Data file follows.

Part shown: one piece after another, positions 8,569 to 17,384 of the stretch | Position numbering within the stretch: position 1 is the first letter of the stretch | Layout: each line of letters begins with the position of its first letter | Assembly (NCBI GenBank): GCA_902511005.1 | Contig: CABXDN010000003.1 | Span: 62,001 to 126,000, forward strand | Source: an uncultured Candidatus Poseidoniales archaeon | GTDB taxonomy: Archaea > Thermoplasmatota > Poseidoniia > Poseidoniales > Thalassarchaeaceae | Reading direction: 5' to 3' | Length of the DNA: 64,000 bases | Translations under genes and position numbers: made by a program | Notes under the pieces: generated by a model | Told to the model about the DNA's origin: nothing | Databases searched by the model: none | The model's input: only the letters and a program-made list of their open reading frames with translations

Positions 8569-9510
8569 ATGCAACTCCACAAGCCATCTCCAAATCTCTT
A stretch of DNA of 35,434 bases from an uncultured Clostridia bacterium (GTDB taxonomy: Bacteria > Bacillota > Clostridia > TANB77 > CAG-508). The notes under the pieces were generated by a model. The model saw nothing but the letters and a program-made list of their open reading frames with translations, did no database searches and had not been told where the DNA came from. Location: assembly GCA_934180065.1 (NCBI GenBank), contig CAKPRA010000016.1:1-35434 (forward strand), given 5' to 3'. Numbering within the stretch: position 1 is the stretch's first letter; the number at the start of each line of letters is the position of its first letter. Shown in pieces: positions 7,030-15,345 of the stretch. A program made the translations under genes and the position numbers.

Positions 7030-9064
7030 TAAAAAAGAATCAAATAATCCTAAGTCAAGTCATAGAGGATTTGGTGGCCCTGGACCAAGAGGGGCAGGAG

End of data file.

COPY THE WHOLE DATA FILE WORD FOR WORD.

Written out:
Part shown: one piece after another, positions 8,569 to 17,384 of the stretch | Position numbering within the stretch: position 1 is the first letter of the stretch | Layout: each line of letters begins with the position of its first letter | Assembly (NCBI GenBank): GCA_902511005.1 | Contig: CABXDN010000003.1 | Span: 62,001 to 126,000, forward strand | Source: an uncultured Candidatus Poseidoniales archaeon | GTDB taxonomy: Archaea > Thermoplasmatota > Poseidoniia > Poseidoniales > Thalassarchaeaceae | Reading direction: 5' to 3' | Length of the DNA: 64,000 bases | Translations under genes and position numbers: made by a program | Notes under the pieces: generated by a model | Told to the model about the DNA's origin: nothing | Databases searched by the model: none | The model's input: only the letters and a program-made list of their open reading frames with translations

Positions 8569-9510
8569 ATGCAACTCCACAAGCCATCTCCAAATCTCTT
A stretch of DNA of 35,434 bases from an uncultured Clostridia bacterium (GTDB taxonomy: Bacteria > Bacillota > Clostridia > TANB77 > CAG-508). The notes under the pieces were generated by a model. The model saw nothing but the letters and a program-made list of their open reading frames with translations, did no database searches and had not been told where the DNA came from. Location: assembly GCA_934180065.1 (NCBI GenBank), contig CAKPRA010000016.1:1-35434 (forward strand), given 5' to 3'. Numbering within the stretch: position 1 is the stretch's first letter; the number at the start of each line of letters is the position of its first letter. Shown in pieces: positions 7,030-15,345 of the stretch. A program made the translations under genes and the position numbers.

Positions 7030-9064
7030 TAAAAAAGAATCAAATAATCCTAAGTCAAGTCATAGAGGATTTGGTGGCCCTGGACCAAGAGGGGCAGGAG